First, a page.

Today, during a keynote speech Elon Musk gave at the Mobile World Congress (MWC) in Barcelona, the SpaceX CEO announced a major update on the rollout timeline for his low-Earth orbit high-speed broadband internet service, Starlink.
"In August we should have global connectivity in everywhere except the poles," Musk said during the MWC keynote. This means that the launch is nearly ready, and it's coming at least one month sooner than we thought. Last week, company President Gwynne Shotwell stated that Starlink would go global this September, but it seems the deadline has just moved up a few weeks.
Elon Musk's SpaceX aims to lower the terminal cost for Starlink installation
"You can think of Starlink as filling in the gaps between 5G and fiber," added Musk, "really getting to the most difficult to reach three or five percent" of people in need of high-speed broadband internet. "We'll have 500,000 users within 12 months. It's growing rapidly, and we're continuing to [roll out] the user terminal."
But how affordable is it for individuals? Getting a Starlink dish will cost about $500. And Musk noted that monthly subscriptions will be "the same price all over the world," excluding taxes. "We're taking into account exchange rates [...] it's about $100 per month," he said.
Musk also made it clear that the company is losing money on the terminal as of writing, and SpaceX is working on next-gen terminals that can offer the same service at a lower cost.
"We'd like to reduce the cost of the terminal from $500 to $200 or $350 or something like that," added Musk. "Our customers will very often live in remote regions. Sometimes they're up in a cabin up in the mountain that doesn't even have electricity!" So SpaceX is designing the system so it doesn't need a lot of maintenance, and it is intended to go online in just five minutes. "You should [be able to] point it at the sky and plug it in," he said.
As an interesting aside, Musk noted that Starlink satellites orbit Earth at around 500 km, whereas geosynchronous satellites are at about 35,000 km.
Musk also spoke about the potential for partnerships with mobile operators. "We have two quite significant partnerships that — with major country telcos (telecommunications companies), and we are in discussions with others," Musk said. "This is helpful because a number of countries have requirements that — in order to receive a 5G license, you also have to provide rural coverage. So sometimes urban customers end up subsidizing rural customers."
SpaceX's Starship orbital flight launch site will be ready in the next months
"With Falcon 9 we achieved the most efficient reusability for any rocket to date," said Musk. Some rockets are slated to fly 20 or even 30 times. "When you look at the cost of the rocket, you've got 60% of the cost in the first stage, and about 10% in the faring," Musk explained. "So this is really a very good number for a rocket," he added, referencing the forthcoming Starlink prototype's space missions in comparison to Saturn V rockets. "It's about 3.5 to 1 ratio of oxygen to fuel [...] instead of helium with the Falcon 9." Helium is expensive, so the cost of propellant for Starship will be comparable to the cost of a Falcon 9, but with full reusability, Musk explained.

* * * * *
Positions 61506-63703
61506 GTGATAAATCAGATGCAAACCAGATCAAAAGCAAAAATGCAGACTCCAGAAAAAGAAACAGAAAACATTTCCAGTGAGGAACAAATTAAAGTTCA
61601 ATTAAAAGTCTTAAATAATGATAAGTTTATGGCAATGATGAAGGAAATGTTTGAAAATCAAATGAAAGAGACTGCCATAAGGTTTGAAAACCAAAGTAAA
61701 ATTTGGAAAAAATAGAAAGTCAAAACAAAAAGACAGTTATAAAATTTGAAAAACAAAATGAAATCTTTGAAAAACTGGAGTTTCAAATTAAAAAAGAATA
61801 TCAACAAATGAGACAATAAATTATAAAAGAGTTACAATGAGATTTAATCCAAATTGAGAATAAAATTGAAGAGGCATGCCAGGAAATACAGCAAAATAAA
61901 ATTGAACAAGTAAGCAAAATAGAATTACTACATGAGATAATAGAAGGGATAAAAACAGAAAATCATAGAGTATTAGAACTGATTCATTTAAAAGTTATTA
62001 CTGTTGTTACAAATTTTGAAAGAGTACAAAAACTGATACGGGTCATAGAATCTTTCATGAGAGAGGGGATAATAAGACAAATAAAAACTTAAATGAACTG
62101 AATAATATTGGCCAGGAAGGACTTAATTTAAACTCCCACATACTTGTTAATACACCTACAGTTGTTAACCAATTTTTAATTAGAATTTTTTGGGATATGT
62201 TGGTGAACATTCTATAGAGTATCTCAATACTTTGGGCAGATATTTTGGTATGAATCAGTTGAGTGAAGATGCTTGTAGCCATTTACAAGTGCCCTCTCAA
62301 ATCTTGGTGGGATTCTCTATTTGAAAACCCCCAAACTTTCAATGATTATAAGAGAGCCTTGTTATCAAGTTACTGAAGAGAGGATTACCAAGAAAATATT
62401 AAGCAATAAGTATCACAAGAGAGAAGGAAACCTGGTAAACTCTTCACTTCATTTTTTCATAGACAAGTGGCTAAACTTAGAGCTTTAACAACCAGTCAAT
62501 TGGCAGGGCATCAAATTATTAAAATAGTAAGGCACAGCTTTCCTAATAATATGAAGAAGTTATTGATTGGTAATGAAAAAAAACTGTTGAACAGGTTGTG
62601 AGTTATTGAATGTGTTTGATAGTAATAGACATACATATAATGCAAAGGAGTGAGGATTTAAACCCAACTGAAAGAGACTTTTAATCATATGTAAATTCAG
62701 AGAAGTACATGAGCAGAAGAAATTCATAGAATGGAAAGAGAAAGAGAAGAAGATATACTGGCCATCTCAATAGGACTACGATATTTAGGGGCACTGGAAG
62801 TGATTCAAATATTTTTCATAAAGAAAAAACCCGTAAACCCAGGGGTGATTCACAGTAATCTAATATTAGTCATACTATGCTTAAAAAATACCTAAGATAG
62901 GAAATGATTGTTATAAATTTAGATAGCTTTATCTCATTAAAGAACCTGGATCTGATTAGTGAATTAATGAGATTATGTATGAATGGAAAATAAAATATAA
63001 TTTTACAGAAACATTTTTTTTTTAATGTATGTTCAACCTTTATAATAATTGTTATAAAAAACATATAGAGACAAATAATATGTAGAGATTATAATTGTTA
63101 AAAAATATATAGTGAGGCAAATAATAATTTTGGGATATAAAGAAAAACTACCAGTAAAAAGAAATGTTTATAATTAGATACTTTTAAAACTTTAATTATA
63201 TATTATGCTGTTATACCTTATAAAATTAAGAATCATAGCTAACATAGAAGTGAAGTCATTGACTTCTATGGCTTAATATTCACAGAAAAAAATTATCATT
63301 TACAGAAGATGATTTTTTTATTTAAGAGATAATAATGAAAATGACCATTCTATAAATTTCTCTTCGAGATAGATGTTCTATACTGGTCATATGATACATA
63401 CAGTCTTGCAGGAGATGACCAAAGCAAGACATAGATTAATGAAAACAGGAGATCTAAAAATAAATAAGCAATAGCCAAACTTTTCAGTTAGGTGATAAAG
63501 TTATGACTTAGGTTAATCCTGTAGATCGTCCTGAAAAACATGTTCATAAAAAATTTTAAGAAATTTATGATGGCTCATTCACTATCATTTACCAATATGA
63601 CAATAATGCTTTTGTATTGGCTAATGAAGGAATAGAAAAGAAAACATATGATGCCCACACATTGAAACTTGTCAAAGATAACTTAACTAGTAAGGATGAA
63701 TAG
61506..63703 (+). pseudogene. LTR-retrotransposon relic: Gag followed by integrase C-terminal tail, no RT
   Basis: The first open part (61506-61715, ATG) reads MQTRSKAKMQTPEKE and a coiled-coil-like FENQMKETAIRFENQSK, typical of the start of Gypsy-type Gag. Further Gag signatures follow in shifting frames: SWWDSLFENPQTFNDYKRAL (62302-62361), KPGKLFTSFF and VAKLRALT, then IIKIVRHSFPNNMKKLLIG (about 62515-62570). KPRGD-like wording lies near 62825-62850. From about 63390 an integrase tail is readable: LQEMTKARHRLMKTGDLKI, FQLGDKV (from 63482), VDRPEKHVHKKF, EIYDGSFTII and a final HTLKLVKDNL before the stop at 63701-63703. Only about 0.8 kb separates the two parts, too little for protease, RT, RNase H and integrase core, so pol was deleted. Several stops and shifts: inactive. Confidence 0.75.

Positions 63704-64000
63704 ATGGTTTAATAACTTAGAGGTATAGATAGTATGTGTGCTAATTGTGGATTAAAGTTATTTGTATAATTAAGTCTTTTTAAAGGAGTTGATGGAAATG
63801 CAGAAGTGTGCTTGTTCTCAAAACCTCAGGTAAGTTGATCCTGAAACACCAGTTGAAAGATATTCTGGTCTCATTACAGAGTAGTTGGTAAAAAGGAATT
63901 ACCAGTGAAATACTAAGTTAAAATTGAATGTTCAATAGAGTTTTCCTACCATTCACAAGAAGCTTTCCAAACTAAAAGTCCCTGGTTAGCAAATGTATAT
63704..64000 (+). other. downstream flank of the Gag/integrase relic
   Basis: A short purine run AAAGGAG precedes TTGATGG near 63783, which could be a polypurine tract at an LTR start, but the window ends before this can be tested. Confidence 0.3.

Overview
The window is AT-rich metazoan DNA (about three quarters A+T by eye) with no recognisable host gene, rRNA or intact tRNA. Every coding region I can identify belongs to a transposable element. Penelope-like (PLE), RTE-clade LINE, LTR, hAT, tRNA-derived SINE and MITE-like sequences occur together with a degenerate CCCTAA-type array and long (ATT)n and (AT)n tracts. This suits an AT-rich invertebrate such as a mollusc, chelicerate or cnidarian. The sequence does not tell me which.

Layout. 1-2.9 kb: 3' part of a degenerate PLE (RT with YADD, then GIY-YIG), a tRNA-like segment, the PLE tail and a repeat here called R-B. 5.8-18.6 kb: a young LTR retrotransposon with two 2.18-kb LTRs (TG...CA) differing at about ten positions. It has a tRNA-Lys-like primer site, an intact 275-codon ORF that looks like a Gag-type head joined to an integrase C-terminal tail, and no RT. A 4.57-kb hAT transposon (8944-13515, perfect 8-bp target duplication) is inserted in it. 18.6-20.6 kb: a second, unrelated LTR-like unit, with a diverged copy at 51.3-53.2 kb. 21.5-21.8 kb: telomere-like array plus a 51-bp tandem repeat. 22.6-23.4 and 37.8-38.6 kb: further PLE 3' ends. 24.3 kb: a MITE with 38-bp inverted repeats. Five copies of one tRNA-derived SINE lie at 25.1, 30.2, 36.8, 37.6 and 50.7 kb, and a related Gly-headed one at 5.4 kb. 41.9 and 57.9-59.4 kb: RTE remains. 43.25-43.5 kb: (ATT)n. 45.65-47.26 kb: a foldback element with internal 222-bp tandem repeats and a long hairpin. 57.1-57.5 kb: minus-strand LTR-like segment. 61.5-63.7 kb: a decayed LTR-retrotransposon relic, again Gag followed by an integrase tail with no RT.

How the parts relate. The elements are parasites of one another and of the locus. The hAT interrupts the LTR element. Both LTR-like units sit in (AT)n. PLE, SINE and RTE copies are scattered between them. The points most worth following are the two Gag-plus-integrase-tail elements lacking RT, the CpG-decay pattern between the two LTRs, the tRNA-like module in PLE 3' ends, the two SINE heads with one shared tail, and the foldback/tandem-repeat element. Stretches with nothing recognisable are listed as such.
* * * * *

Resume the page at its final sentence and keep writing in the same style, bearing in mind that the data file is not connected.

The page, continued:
The cost of reusing a Starship will cost a little less than $2 million, said Musk during the keynote. The Starship will also see orbital refueling primarily with oxygen. It's "the first system that will be capable of building a base on the moon, and a city on Mars."
"We're hoping to do our first orbital launch attempt [for Starship] in the next few months," said Musk. He also said the Starship's orbital launch site will be ready in the next month or so. "SpaceX is trying to extend the scope of consciousness beyond Earth, and Tesla is trying to ensure that life is good on Earth in terms of sustainable energy," he added, summarizing his intentions with his companies. "That future includes expanding the scope and scale of consciousness. We don't really know what the answers are, or what questions to ask."
It's not an exaggeration to say that Elon Musk's companies are changing the face of modern society. From Tesla's all-electric vehicles (most recently the refurbished Model S Plaid), which is surpassing legacy automakers' EV supercars, to SpaceX's threshold-breaking Starship prototype flights, and the rapidly expanding Starlink network — his tech empire is evolving.
Ultimately, his companies are changing our infrastructure and the way we travel. They have even almost single-handily made private spaceflight and reusable rockets a reality. And of course, there is also Neuralink, which seeks to unite the human brain with computers. It sounds unbelievable. However, given his track record, if anyone can really make it happen, it's Elon Musk.
That said, with legal disputes in the U.S. and abroad, and in a world experiencing an industrial and social bottleneck following the COVID-19 crisis, it's probably going to be a bumpy ride.
This was a breaking story and was regularly updated as new information became available.